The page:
WSJ: How will the European Academy of Business in Society project help schools do a better job of mainstreaming corporate responsibility?

Dr. Smith: Major European business schools are developing 10 -- maybe as many as a dozen -- case studies that will fit the core business classes. Starting later this year, we will disseminate these cases to as many potential users as possible through the academy, case-study Web sites, a book and conferences. For example, I am writing a case on Unilever's collaboration with the relief organization Oxfam, which was quite groundbreaking. Unilever and Oxfam studied the company's Indonesian operations and their impact in alleviating poverty. That case could be used in marketing, strategy or macroeconomic courses. Another case about Microsoft and technology for senior citizens is expected to cover strategy, marketing communication and finance issues.

WSJ: Will the project go beyond case studies?

Dr. Smith: We're also hoping to do an audit of pedagogies and share our findings. We would look at other methods people are using to teach about ethics and corporate responsibility. For example, a number of schools are using films like "The Corporation" and "Enron: The Smartest Guys in the Room." There are also role-playing exercises and games. I have a lesson on Wal-Mart that includes students role playing management, customers, members of a labor-rights organization and other stakeholders.

WSJ: Do companies want schools to cover corporate responsibility more thoroughly?

Dr. Smith: That's certainly why companies like IBM, Johnson & Johnson, Unilever, Microsoft and Shell are sponsors of the European Academy of Business in Society. Corporate responsibility used to be in the public-affairs ghetto, but that's changing as businesses give it more attention day to day. They need M.B.A. students who appreciate how corporate responsibility and ethics figure into all parts of the business. It's not uncommon for senior management to feel frustrated that the middle-management ranks are not as focused on social and environmental responsibility as they would like.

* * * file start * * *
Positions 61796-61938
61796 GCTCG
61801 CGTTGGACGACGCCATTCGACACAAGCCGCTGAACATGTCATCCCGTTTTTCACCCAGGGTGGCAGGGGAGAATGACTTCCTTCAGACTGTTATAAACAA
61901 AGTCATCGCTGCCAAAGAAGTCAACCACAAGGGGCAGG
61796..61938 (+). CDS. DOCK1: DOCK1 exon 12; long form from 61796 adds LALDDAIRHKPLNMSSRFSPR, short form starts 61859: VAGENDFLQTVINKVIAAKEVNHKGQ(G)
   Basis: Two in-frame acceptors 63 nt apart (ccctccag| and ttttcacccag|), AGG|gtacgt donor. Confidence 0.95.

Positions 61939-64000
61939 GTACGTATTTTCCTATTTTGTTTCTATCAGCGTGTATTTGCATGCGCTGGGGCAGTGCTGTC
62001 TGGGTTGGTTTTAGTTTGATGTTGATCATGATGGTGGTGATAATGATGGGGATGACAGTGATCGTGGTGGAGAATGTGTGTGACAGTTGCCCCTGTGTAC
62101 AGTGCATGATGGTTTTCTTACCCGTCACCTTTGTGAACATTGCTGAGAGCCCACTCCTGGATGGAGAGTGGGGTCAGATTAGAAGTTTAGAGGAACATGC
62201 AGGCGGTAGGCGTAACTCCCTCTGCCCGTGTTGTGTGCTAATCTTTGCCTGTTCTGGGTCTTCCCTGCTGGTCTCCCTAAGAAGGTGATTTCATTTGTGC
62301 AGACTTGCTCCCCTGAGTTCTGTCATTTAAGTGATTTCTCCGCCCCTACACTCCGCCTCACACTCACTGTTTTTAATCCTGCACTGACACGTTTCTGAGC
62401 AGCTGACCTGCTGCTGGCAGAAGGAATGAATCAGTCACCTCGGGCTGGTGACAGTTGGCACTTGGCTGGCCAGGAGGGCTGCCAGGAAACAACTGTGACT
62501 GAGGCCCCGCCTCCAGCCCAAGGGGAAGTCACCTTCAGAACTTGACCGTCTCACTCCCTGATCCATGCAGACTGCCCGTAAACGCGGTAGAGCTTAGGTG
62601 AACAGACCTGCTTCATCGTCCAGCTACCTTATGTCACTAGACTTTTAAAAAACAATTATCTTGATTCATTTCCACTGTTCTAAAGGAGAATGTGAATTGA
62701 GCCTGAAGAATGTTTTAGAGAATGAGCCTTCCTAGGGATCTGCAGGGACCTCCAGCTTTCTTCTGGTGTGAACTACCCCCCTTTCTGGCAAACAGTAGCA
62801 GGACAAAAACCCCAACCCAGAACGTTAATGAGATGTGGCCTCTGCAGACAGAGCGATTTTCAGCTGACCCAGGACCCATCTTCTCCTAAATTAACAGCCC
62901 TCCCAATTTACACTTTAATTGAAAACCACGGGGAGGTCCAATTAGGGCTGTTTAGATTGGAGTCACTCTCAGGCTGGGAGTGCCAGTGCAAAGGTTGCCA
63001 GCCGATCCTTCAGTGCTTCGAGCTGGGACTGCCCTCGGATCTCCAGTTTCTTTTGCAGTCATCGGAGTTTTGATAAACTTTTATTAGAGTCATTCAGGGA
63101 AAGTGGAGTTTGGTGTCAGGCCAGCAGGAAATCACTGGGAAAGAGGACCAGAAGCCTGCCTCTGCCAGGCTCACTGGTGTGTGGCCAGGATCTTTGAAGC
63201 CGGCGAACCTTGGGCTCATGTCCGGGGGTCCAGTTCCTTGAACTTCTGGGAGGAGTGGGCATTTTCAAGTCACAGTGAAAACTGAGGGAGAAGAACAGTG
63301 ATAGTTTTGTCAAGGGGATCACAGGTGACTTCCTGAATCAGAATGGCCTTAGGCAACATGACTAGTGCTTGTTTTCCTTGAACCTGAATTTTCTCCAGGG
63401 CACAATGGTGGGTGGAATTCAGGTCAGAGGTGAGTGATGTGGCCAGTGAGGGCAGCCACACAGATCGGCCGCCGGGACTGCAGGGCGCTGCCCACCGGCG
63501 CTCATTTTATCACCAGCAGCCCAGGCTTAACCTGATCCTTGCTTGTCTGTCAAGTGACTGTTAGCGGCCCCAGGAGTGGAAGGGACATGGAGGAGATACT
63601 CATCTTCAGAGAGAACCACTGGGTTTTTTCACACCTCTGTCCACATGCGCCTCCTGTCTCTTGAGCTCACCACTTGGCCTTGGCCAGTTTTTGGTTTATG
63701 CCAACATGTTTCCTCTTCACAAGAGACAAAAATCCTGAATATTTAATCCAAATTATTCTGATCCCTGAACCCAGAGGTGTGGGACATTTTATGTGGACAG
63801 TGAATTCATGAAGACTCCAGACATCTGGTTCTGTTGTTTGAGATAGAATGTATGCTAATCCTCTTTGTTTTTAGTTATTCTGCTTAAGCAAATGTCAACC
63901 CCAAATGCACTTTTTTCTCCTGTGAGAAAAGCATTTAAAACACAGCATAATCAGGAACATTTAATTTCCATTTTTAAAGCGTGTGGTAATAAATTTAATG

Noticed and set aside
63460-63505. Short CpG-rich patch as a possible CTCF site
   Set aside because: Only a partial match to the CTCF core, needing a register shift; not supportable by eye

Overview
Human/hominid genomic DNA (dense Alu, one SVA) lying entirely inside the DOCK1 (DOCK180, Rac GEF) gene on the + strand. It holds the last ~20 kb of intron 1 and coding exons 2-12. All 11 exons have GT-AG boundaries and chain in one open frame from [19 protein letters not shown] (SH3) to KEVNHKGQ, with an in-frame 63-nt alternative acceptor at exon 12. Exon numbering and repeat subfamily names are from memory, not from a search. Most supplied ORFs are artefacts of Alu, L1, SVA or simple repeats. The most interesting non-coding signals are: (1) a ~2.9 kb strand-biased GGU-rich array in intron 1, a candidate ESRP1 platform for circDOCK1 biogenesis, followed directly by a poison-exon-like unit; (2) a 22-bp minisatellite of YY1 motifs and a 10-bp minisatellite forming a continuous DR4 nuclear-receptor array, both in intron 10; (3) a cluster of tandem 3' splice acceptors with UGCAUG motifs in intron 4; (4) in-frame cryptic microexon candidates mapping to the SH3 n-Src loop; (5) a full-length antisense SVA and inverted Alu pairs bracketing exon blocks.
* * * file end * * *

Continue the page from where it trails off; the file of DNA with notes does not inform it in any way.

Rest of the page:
WSJ: Skeptics believe some schools have added courses on ethics and corporate responsibility as mere window dressing. Do you think some courses will prove to be a short-lived response to the wave of corporate scandals?

Dr. Smith: To some extent, schools are open to such criticism. But I think interest in such courses should continue, with the primary reason being globalization. The pressures on companies, especially large multinationals, to be socially and environmentally responsible aren't going away.

WSJ: Some M.B.A. students and corporate recruiters are critical of courses on ethics. In The Wall Street Journal/Harris Interactive recruiter survey this year, for instance, one respondent commented, "If you're not ethical by the time you're 27, no classroom experience is going to make a difference." What do you say to such skeptics?

Dr. Smith: It's not a matter of preaching about right and wrong. It's about helping students understand how ethical issues arise in business and giving them some tools to make choices. There are certainly bad apples out there, but many people make the wrong decisions because they don't see the big picture and what the consequences could be for themselves, their companies and society. I like to give students a list of steps toward ethical decision making, such as thinking about their character and integrity, identifying the consequences of their potential actions and, finally, checking their gut. Is it instinctively the right decision?